o How? Of course, some electricity you will need at particular times and you won’t be able to change that. However, there may be some electricity usage which you can alter the timing of. For example you may be able to run a washing machine, or time the immersion, or charge a car or ebike, at night time (when electricity demand from other households and from industry is low) or at times of high wind availability. This means that a higher proportion of your electricity will come from wind than if you used that electricity during a low-wind day-time.
o Switch to time-of-use tariffs – Community Power currently offers “standard smart tariff” to customers who have smart meters. The ESB is rolling out smart meters (free of charge) and you can follow up with them to ensure you get yours. If you get a smart meter installed, Community Power will know how much electricity you have used during the day and during the night, and charge you much lower rates for your night time usage, between 11pm and 8am, and a medium rate for non-peak usage, between 8am and 5pm and between 7pm and 11pm. This can help both your bills and also your carbon impact. See https://communitypower.ie/wp-content/uploads/2021/03/Codes-of-Practice-Smart-Metering.pdf for more information.
o Pay attention to the wind – if you use less electricity when it is calm, and instead use electricity when it is windy, this also lowers your carbon impact and helps save Community Power money in wholesale markets. You can see data on “carbon intensity of the grid” on the Eirgrid dashboard https://smartgriddashboard.com/#all/co2 – carbon intensity is low when there is a lot of wind, and this is the best time to use electricity. In the future, Community Power may introduce dynamic tariffs for customers that depend not only on the time of day but also on the carbon intensity (or wind) on the grid. This involves some upgrades to computer systems so Community Power is not capable of this yet. However, in the meantime, timing your electricity use with this in mind will still lower your carbon impact.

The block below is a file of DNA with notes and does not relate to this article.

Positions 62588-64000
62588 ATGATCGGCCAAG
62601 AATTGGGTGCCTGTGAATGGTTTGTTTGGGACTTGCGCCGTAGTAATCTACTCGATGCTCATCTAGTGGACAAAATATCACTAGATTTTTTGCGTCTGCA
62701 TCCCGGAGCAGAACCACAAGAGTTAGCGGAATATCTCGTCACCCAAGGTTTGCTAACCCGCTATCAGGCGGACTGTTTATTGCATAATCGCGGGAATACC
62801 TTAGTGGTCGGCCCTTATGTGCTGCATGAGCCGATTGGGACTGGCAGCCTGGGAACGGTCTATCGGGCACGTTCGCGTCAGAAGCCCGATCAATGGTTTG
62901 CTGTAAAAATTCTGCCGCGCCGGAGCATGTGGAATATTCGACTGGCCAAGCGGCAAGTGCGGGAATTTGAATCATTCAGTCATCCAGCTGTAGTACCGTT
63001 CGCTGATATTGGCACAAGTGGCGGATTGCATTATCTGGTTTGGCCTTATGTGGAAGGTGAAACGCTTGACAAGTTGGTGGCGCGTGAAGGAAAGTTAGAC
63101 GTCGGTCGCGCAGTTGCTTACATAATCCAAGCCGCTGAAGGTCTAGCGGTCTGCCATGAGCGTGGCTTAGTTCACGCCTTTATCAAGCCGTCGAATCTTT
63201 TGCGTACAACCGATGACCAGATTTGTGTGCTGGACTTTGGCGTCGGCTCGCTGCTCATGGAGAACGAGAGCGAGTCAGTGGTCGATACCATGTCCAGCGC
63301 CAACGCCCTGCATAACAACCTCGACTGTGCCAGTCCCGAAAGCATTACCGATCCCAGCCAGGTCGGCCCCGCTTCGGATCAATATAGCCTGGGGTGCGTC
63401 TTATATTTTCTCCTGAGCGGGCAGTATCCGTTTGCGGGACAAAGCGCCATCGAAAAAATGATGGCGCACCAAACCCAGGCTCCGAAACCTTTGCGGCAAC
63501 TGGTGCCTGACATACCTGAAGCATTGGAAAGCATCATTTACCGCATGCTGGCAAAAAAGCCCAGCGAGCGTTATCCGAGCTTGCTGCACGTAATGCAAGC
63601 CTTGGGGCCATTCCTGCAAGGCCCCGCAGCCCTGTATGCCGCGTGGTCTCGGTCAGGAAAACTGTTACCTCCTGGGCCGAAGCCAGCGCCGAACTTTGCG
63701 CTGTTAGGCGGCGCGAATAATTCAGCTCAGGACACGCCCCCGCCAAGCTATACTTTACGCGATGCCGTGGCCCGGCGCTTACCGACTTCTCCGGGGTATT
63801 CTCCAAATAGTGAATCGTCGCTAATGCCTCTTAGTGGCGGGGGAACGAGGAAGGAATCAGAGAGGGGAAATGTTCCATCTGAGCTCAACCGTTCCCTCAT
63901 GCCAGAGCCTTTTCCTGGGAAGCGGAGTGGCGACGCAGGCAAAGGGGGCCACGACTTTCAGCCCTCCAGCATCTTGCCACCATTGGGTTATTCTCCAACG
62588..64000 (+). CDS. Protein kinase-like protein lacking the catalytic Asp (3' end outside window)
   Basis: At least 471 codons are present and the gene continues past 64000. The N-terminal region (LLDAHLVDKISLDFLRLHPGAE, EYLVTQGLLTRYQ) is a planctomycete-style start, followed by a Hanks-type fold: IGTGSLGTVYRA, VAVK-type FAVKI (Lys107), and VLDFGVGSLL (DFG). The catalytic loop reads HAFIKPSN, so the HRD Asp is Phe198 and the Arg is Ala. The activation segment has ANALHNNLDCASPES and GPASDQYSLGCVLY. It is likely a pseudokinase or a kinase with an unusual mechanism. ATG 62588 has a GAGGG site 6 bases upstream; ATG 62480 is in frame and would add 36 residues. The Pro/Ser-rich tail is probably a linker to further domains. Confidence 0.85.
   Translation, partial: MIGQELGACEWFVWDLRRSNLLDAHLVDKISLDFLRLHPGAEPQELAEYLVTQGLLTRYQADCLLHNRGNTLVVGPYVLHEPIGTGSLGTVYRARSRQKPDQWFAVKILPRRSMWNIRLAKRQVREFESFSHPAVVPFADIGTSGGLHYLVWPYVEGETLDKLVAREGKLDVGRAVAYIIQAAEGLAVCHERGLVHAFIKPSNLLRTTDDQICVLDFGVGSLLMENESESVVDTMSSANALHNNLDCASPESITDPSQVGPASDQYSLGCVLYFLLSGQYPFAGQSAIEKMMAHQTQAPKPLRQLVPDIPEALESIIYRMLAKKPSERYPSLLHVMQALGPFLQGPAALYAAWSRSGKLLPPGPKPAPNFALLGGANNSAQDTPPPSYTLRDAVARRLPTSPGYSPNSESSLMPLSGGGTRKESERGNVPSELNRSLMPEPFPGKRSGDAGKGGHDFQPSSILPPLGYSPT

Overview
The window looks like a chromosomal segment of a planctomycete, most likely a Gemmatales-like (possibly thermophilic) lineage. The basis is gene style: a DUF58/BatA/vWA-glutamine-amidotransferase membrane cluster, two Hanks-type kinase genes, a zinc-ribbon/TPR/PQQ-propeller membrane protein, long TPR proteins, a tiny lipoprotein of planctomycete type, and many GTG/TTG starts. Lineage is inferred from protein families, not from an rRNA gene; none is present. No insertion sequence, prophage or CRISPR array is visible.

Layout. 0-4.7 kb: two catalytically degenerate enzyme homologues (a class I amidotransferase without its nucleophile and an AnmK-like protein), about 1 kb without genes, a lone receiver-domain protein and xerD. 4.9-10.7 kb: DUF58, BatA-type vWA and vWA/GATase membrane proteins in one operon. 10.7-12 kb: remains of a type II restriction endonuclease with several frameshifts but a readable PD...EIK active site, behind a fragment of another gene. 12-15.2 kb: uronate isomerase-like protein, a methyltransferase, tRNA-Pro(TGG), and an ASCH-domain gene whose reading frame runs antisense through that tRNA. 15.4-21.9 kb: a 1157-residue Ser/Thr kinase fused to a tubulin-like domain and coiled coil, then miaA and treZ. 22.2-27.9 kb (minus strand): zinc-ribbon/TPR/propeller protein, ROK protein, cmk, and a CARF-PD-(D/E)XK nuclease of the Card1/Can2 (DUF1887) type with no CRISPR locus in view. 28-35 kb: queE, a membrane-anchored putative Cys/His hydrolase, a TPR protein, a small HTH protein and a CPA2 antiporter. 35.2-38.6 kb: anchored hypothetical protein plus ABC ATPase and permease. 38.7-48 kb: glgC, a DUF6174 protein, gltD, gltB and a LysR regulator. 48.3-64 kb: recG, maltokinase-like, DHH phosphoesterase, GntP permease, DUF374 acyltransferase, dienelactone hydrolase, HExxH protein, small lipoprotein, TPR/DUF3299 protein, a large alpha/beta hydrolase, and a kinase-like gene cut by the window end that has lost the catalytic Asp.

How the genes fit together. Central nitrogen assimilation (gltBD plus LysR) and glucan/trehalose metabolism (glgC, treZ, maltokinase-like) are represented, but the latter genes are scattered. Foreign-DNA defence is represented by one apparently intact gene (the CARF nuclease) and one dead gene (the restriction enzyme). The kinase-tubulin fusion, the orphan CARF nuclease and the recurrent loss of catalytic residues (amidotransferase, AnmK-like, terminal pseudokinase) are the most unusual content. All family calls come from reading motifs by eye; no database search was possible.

The importance of transparency
Community Power takes pride in being honest, open and transparent with customers. No electricity retailer in Ireland is retailing 100% renewable electricity, and unlike other renewable electricity retailers, Community Power don’t claim to be. Community Power also do not use “guarantees of origin” scheme on principle, as it is a flawed scheme which makes it seem that electricity is green in real time when it is not. Your invoice contains information on the actual source of the electricity Community Power sells to you, unlike other retailers who don’t provide this breakdown.
Thank you for your support
Community Power appreciates the support of customers during these difficult times. Community-owned renewables are an important part of building a better future for all of us.
Written by Elaine Baker 22/06/2022